I tend to look with more harshness to myself and the institution on the provision for liturgy on solemnities and “obligatory” days. We don’t take the lesson of Ash Wednesday much to heart. And I don’t mean the meme of giving people something to take home. Ash Wednesday has meaning, even for the casual believer, and the occasional non-Catholic. Somehow, it must be possible to give a needed and welcomed message about all saints, the Blessed Mother, and a parish name patron. And if we can’t, maybe it’s better to delete the Creed, Gloria, and third reading.

  2. Paul Inwood Avatar
    Paul Inwood

    In a school context, the problem is that communal worship is considered as just one more slot in the curriculum, and has to fight for its own space. Trying to “fit in” Mass is putting the cart before the horse. You’d have though that in a “Catholic” institution, adapting schedules would not be an issue, but it always seems to be.

    1. Alan Johnson Avatar
      Alan Johnson

      Years of experience teaching in Catholic High schools has taught me that dragooning pupils who may or may not be observant Catholics to Mass during the teaching day is a bad, bad idea.
      But that is a different discussion.

  3. John Lilburne Avatar
    John Lilburne

    If there is a scheduling problem with Masses of various times, the solution is to make all the Masses roughly the same time.

    Decisions can be made about the time for the homily, silence, Universal Prayer, singing hymns, Penitential Act, Eucharistic Prayer and introductions.

    For example, a seminary could decide there will be singing of the Gloria and Creed on a solemnity, so the usual Entrance hymn will be replaced with a spoken Entrance Antiphon; a usual hymn after Communion will be omitted.

    1. Todd Flowerday Avatar
      Todd Flowerday

      Schools have to make liturgy a priority. They think that they have to hew to a set schedule. But that certainly prioritizes the 90% non-religion academics and extra-c’s above the worship of God. It might happen that way in seminaries too. A fine way to teach priests-to-be what the Church prioritizes.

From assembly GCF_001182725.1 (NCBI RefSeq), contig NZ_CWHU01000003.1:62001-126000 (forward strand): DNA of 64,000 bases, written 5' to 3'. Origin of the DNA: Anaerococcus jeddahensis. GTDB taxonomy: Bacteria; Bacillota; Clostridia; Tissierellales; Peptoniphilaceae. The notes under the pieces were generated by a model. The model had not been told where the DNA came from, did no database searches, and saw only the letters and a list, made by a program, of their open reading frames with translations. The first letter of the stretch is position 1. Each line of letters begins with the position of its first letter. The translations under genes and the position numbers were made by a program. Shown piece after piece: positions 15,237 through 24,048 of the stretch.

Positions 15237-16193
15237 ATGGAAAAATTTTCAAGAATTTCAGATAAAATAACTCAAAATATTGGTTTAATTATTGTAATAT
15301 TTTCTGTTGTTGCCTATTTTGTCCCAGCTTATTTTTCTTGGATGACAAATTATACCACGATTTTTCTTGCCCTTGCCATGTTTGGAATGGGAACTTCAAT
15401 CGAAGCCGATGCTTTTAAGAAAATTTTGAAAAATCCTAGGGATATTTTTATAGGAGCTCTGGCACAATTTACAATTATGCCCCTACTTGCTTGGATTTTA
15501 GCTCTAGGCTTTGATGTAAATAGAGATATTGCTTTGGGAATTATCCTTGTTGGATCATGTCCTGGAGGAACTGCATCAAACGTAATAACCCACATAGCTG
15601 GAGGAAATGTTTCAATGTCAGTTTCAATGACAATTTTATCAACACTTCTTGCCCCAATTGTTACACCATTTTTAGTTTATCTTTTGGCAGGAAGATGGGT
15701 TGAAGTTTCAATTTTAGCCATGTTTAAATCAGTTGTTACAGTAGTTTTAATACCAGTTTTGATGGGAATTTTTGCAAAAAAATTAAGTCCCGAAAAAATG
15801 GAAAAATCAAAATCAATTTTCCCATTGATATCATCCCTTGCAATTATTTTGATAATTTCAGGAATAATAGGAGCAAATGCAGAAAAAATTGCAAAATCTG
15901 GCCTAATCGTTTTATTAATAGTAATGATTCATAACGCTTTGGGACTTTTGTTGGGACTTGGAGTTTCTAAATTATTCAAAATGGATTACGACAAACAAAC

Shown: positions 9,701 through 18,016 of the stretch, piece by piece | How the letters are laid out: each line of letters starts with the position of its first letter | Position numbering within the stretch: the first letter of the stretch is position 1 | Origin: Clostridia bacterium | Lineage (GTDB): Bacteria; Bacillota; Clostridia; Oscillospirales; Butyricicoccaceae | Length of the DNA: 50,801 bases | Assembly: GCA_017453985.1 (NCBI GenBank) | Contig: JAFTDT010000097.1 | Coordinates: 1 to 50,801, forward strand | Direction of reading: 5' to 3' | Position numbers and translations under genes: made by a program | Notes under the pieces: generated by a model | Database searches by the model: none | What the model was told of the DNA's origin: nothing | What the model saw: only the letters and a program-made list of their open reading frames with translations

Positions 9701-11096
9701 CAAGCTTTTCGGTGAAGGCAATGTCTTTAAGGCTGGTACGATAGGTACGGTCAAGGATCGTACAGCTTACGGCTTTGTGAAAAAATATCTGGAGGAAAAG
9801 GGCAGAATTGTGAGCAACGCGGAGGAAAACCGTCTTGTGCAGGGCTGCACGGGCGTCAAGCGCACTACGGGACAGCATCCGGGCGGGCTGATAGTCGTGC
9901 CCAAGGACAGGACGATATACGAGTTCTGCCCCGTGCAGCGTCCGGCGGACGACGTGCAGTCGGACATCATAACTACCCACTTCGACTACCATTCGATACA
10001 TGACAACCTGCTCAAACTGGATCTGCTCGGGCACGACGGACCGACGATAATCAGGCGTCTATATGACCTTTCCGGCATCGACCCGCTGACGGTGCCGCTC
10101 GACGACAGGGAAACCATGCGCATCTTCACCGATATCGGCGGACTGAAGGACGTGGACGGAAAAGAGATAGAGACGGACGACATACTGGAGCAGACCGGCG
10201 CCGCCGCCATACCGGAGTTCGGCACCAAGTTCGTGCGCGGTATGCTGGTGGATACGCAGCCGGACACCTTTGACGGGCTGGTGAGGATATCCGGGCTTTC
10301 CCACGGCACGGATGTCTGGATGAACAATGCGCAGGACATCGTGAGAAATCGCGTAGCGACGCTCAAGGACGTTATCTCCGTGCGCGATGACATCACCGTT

4. Edward Hamer Avatar
    Edward Hamer

    I would greatly appreciate it if Masses could be scheduled earlier in the morning during the week – where I live they are mostly scheduled for after 9am, presumably on the basis that most of the people attending them are retired. That makes it hard for people of working age to get to Masses for solemnities which don’t fall on a Sunday.

    Mass at, say, 7am would also allow us to get the children to Mass before the school day starts, which might help with the schools’ scheduling probems.

    1. Karl Liam Saur Avatar
      Karl Liam Saur

      There is a parish near me that long had only a midmorning Mass on solemnities (this was even before clustering) – no evening Mass. They obviously decided to let parishioners who cared about the obligation to go to other parishes for that.

      1. Edward Hamer Avatar
        Edward Hamer

        It’s surprising. We actually ended up at our current parish because the church closest to us didn’t have any evening (or early morning) Masses for some Holy Days of Obligation, so we had to travel to this other parish and then found that we liked it.

        Where I live there are lots of people who commute into the nearest city and are therefore not around during the daytime, so if an enterprising priest started offering early morning “Commuter Masses” that people could go to en route to work he could get quite a congregation.

    2. Anthony Hawkins Avatar
      Anthony Hawkins

      During Lent our small (Sunday total around 150) parish has two weekday Masses, adding 7:30 to the usual 10:00. The earlier has been getting congregations over 30, as against 12 to 20 for the retirees like me.

  5. Alan Johnson Avatar
    Alan Johnson

    We had a local priest who used to promise 30 minute Masses on days of obligation. He was known as Half-hour Harry.